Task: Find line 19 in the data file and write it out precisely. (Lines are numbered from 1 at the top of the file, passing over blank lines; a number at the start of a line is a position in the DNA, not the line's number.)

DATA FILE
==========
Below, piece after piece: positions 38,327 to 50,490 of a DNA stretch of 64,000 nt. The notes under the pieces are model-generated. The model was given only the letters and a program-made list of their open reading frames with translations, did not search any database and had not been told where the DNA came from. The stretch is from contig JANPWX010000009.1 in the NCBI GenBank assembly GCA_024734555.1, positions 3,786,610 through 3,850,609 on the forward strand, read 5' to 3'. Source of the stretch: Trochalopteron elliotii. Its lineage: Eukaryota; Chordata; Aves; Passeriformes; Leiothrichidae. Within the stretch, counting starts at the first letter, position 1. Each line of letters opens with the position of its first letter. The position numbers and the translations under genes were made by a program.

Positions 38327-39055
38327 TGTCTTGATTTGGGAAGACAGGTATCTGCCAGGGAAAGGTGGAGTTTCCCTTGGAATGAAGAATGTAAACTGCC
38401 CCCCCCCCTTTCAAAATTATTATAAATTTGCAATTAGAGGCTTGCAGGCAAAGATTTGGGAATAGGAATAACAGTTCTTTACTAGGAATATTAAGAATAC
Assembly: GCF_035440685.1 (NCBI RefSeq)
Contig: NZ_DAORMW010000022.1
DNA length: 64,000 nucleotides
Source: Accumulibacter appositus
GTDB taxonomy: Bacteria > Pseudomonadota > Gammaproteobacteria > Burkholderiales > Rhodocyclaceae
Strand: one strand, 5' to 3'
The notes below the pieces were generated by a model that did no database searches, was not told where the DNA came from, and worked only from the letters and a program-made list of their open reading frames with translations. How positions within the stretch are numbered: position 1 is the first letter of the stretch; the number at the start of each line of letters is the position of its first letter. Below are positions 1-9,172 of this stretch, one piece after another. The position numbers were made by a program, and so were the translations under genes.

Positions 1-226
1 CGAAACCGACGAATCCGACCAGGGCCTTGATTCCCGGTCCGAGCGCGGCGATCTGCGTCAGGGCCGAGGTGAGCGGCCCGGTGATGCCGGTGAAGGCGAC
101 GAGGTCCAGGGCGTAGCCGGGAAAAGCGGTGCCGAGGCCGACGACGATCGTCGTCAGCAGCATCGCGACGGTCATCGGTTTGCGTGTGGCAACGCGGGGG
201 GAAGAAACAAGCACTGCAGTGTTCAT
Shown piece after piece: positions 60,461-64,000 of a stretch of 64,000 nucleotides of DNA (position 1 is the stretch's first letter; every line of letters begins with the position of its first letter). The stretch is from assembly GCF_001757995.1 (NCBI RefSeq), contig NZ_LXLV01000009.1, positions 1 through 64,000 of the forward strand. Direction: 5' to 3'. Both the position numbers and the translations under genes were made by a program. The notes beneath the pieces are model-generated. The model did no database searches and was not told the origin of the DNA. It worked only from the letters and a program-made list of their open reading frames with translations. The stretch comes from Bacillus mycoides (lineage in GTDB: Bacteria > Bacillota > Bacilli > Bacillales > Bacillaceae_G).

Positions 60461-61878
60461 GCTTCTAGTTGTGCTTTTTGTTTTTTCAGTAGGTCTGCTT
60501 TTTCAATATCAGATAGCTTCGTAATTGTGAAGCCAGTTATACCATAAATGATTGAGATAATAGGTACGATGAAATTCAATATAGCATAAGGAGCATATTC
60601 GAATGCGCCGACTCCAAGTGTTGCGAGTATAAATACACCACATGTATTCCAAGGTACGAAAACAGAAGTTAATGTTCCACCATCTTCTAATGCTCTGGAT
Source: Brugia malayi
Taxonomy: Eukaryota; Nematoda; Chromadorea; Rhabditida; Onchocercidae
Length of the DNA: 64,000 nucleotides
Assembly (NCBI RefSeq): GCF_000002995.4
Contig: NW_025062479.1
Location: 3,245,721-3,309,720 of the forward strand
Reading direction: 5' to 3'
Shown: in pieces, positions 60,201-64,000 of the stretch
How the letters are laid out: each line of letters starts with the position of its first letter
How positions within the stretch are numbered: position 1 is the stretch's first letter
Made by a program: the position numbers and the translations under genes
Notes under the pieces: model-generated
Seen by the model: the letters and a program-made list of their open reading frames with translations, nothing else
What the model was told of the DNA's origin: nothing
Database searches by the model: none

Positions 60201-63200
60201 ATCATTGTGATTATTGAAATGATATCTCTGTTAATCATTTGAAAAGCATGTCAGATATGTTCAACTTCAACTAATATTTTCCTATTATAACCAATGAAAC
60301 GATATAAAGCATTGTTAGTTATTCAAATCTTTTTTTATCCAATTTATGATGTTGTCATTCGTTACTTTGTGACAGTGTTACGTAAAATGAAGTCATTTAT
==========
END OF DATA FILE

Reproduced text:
60501 TTTCAATATCAGATAGCTTCGTAATTGTGAAGCCAGTTATACCATAAATGATTGAGATAATAGGTACGATGAAATTCAATATAGCATAAGGAGCATATTC